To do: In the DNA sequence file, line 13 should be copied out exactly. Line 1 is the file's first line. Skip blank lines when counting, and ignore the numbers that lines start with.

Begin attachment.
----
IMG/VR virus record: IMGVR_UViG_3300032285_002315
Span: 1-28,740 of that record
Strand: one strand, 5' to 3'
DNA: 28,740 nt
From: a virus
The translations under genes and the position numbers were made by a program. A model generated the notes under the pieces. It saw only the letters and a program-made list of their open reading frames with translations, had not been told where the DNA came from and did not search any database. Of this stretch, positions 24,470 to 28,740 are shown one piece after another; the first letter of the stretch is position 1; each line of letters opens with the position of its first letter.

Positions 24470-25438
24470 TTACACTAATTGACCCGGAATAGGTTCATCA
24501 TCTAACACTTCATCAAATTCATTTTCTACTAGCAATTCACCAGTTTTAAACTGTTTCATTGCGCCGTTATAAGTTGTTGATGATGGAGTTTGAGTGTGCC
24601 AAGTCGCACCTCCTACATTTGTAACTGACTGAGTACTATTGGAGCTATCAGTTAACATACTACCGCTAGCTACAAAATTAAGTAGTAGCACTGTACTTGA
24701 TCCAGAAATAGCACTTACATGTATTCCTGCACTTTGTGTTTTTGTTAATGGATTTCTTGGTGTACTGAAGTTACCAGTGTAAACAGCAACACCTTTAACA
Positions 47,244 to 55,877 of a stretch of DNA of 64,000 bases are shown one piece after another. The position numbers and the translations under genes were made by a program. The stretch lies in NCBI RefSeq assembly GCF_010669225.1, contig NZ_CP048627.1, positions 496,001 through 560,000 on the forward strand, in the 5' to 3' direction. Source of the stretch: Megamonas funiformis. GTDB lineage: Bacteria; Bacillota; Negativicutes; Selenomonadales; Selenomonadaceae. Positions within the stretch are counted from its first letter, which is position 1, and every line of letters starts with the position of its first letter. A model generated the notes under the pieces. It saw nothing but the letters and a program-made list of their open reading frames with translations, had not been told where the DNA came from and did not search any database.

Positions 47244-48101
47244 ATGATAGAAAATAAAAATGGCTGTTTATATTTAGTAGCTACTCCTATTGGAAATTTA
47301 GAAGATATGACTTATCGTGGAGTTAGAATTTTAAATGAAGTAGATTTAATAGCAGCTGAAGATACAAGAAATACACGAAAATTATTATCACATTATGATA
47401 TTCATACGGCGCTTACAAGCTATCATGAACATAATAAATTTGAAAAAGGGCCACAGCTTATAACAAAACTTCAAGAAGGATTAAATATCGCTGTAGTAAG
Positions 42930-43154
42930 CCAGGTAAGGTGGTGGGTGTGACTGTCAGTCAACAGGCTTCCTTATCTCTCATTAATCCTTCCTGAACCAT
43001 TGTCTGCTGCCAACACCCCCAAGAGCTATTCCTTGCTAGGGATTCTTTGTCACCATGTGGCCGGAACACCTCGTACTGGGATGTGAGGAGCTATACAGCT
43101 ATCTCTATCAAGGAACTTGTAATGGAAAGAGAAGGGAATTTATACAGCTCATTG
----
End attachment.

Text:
Positions 47244-48101